My first tomato leaf scent dalliance is still my favourite – the Earl of East Greenhouse Candle is my home scent. As a companion piece, Nata Concept Store has the most extensive collection of culinary inspired candles, but it’s their tinned fish match sticks that are so very appealing to me.

If in doubt: Socks. Are socks a naff gift? I don’t think so. I adore anything made by RoToTo. You can size up for extra comfort if you like. They’re the best I’ve ever owned. You can apparently wear them on hikes, but I wouldn’t know. The extra thick ‘room socks‘ are for your friend that always complains they are cold.



Natasha Pickowicz is way cooler than she needs to be. Which could be annoying on anyone else. But instead she creates a buzz of good energy that is infectious. She manages to handle things like the promotion of her (INCREDIBLE) book in a way that feels honest and thoughtful and fun (have you seen her drawings of the Simpsons?). She encourages activism and community engagement without seeming condescending or self-righteous. I really admire her ability to function online as well her consistently good taste.

From Natasha:

When I was little, my favorite part of Christmas morning was slowly unpacking the contents of my stocking. It was a parade of endless tiny treats—small bags of bulk sour candy, little sticker books, wasabi peas, floppy novels. I’m more partial to an avalanche of trinkets and edible treats than capital-G Gifts; I feel like it takes the pressure off of purchasing the “perfect”/deep/meaningful gift, which is just us projecting meaning onto more STUFF, after all. This strategy allows you to spontaneously gift anybody anything any time of the year—I keep a stack of cake stickers in my wallet; parcels of 2-4 loose Rose Delights to bring to drinks; a freezer full of jars of crunchy brittle and sour lemon peels and buttery shortbread.

I love stickers! It’s so funny to me that you can make literally any dumb photo or inside joke into a magnet, mug, or t-shirt, but the real move is to bulk order 2”x 2” square stickers (the chicest sticker shape) from Sticker Mule. Throw one in any holiday or thank you card or just keep a small stack in your wallet, like I do, so you can pass them out to friends to stick on their phone or refrigerator. Pick something classy and artful, like a bowl of fruit or a layer cake or a film still, or just go cute (your pet).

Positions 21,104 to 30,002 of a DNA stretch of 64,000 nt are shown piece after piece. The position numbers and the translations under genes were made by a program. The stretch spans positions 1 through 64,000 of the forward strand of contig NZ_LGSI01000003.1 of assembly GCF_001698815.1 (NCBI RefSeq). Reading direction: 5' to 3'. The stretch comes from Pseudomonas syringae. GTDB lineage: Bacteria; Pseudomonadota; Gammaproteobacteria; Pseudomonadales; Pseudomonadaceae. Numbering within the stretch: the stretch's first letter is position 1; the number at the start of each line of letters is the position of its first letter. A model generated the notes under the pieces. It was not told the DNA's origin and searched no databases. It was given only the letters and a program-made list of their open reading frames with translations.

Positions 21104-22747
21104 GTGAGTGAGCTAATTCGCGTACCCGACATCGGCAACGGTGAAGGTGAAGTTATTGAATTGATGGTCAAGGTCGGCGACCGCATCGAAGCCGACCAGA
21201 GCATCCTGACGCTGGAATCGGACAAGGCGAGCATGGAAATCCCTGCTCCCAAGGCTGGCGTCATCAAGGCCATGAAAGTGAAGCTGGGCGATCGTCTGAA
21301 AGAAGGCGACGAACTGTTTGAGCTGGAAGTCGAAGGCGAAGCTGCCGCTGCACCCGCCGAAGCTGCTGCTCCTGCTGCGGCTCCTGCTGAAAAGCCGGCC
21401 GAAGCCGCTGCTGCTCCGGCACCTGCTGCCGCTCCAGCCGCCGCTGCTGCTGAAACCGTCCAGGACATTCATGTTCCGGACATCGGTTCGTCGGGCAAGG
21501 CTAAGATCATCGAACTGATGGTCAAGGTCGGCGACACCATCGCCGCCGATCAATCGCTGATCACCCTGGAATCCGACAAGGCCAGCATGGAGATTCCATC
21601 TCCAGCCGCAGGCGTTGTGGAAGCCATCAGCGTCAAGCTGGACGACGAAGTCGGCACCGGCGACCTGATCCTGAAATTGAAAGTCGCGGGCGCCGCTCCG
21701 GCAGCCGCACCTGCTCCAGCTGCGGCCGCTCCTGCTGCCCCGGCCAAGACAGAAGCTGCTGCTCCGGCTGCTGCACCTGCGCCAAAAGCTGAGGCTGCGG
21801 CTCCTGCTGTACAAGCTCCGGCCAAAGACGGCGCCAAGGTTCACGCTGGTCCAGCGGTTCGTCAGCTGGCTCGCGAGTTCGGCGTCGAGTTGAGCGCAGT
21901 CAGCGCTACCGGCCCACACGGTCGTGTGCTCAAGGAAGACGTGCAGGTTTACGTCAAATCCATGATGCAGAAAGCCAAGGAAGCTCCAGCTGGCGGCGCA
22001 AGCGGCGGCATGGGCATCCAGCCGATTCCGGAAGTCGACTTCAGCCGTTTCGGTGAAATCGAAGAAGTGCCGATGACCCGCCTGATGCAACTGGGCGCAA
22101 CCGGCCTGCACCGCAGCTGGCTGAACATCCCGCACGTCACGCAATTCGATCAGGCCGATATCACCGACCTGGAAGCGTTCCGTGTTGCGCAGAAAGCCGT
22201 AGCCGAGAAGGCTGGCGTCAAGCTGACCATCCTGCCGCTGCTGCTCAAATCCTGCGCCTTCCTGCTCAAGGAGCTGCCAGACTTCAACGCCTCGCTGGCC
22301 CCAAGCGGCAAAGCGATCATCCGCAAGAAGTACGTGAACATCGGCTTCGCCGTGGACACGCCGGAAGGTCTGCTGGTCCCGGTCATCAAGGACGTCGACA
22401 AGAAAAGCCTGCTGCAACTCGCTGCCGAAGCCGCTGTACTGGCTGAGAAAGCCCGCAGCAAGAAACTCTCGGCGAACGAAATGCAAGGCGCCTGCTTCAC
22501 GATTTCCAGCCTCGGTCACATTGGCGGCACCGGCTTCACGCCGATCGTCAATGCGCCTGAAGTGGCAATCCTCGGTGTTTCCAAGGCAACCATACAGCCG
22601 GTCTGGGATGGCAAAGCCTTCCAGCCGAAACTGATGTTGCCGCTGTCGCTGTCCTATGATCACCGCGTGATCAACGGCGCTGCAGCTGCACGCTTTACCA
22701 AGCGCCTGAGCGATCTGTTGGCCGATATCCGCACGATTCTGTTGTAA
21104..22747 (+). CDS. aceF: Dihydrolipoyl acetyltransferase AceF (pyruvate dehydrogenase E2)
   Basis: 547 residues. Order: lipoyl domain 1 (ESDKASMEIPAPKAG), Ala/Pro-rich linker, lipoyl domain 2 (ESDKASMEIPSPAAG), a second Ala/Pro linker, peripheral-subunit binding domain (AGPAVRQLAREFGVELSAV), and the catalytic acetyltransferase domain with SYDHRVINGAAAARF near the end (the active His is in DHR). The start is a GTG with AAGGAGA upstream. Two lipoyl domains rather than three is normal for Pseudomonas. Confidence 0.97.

Growing up I loved eating vegetables so much my mom called me “green bean girl.” Over the years she’s given me some very special green bean-themed pieces, like jade pendants and wooden sculptures. I buy a few of these keychains every time I stop by Ni Japanese Deli at the Essex Market because they are the perfect weird little gift. Keys should be cute!

Fancy and delicious soy sauce in a tiny paper carton—what’s not to love? Buy Kamada’s gift set and parcel them out to various pals (the dashi soy is perfect to shake over greens or dash into soup!).

Everyone obsesses over the famous God’s Love We Deliver brownies, and rightfully so—the chewiness is correct, the flavor is rich and intense, and each brownie is individually wrapped and packed up in a glossy red box with a lush ribbon. Plus, you can say they were baked in the (actually named) Joan Rivers Bakery.

My boyfriend gave me my very own P Touch for my birthday this year and I have never felt so seen by a present! If you very carefully open the box in advance and load up a wheel of tape, you can get someone started with a parcel of “labels” already printed out (poetry fragments, bell hooks quotes, recipe haikus, Simpsons references) to make them laugh. We should be getting surreal with our jam jar labels!! (Would be a nice gift paired with a roll of the very best pink duct tape for a contrasting analog labeling approach).

Until Rancho Gordo starts selling more Asian beans, I’ll be relying on my local Chinese groceries for small bags of organic mung beans, adzuki beans, and soy beans. The packaging is often beautiful and cool, and these kinds of beans are small and cook quickly—great beginner beans.


HUGE thanks to Samin, Ashley, Rachel, Nicola, and Natasha. Could not be happier or more proud to collaborate with you here. And if you would like to check out last year’s guest guide, it is here.

*Credit for photo of Samin to Amanda Marsalis and Natasha to Graydon Herriott

4 comments to “L + D Gift Guide 2023: Special Guest Edition”

  1. Wonderful ideas–and 97% of them are linked to a source other than Amazon. Respect.

  2. Thank you all for helping me look much more thoughtful this year!

  3. This gift guide is such a gift! Thank you!

  4. my career has peaked being in this gift guide THANK YOU!